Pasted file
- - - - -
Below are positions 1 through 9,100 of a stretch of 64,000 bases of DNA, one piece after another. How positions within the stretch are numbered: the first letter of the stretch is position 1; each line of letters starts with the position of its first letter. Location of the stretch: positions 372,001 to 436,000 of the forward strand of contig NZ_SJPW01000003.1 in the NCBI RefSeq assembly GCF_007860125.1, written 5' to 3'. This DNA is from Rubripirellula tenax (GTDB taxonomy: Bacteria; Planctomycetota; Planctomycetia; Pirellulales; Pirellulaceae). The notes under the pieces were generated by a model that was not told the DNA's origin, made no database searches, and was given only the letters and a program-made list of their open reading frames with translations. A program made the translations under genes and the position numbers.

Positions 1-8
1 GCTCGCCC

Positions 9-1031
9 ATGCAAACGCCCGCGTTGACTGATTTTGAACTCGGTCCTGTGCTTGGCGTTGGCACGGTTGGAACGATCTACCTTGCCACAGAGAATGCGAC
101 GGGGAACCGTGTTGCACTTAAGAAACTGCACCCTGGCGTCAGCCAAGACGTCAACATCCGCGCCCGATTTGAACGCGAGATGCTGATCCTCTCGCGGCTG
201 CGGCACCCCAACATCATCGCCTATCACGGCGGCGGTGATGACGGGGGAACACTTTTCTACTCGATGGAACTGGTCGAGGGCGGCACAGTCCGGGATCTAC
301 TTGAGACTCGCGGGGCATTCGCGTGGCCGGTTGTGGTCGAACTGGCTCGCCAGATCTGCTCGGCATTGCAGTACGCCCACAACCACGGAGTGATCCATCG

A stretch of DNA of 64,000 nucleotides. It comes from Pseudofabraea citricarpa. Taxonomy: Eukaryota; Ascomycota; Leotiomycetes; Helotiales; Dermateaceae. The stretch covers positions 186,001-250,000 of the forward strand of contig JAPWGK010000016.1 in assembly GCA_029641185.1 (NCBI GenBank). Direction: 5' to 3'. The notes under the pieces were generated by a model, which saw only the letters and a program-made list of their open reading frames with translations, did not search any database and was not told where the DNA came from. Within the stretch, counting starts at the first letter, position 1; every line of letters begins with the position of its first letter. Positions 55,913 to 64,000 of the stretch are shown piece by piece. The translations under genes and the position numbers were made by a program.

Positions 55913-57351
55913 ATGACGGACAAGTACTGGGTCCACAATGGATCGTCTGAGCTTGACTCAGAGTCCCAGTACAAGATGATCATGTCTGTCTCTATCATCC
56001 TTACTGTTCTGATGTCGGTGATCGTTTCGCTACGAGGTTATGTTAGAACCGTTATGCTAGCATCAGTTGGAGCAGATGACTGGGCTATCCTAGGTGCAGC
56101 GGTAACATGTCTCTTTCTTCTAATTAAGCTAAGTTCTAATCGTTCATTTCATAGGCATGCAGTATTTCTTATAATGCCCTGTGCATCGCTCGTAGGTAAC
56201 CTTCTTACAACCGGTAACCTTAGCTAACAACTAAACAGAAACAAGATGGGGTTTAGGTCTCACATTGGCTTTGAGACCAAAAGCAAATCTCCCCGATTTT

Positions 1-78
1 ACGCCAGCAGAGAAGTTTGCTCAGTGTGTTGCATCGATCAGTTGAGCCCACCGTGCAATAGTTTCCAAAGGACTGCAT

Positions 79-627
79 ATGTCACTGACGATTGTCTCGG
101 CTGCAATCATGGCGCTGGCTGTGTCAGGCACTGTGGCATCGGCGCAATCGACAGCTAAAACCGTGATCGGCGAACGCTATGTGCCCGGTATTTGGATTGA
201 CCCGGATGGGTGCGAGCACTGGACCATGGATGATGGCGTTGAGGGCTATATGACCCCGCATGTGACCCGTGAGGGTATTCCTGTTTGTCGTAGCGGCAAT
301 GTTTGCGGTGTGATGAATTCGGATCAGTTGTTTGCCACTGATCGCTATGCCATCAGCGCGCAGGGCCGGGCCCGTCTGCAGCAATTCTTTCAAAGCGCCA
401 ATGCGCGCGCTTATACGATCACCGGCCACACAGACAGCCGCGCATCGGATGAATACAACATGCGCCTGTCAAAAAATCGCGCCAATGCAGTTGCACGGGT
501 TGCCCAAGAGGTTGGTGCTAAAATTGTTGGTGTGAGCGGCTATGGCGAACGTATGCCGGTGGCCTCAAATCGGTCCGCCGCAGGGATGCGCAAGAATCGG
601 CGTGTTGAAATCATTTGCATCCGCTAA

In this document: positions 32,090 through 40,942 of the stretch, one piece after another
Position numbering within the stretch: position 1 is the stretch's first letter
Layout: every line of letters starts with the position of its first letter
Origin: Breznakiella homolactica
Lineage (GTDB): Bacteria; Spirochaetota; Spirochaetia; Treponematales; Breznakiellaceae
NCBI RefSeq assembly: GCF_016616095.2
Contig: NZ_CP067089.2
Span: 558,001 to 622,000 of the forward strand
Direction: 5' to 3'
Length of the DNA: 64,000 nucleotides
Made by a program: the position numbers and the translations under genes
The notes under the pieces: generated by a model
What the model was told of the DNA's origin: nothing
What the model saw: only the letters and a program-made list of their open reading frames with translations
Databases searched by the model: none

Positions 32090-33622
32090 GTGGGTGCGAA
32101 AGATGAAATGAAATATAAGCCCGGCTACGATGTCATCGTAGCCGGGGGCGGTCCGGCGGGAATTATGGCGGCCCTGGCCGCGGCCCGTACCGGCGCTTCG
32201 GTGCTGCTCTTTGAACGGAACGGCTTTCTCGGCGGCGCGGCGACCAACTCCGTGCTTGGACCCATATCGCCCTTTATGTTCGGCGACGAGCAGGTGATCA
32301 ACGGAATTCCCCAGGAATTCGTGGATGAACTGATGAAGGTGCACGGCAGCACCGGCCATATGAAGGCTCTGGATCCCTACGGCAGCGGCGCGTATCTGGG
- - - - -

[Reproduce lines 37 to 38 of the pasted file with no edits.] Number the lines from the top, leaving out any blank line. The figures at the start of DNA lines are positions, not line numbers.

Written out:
What the model was told of the DNA's origin: nothing
What the model saw: only the letters and a program-made list of their open reading frames with translations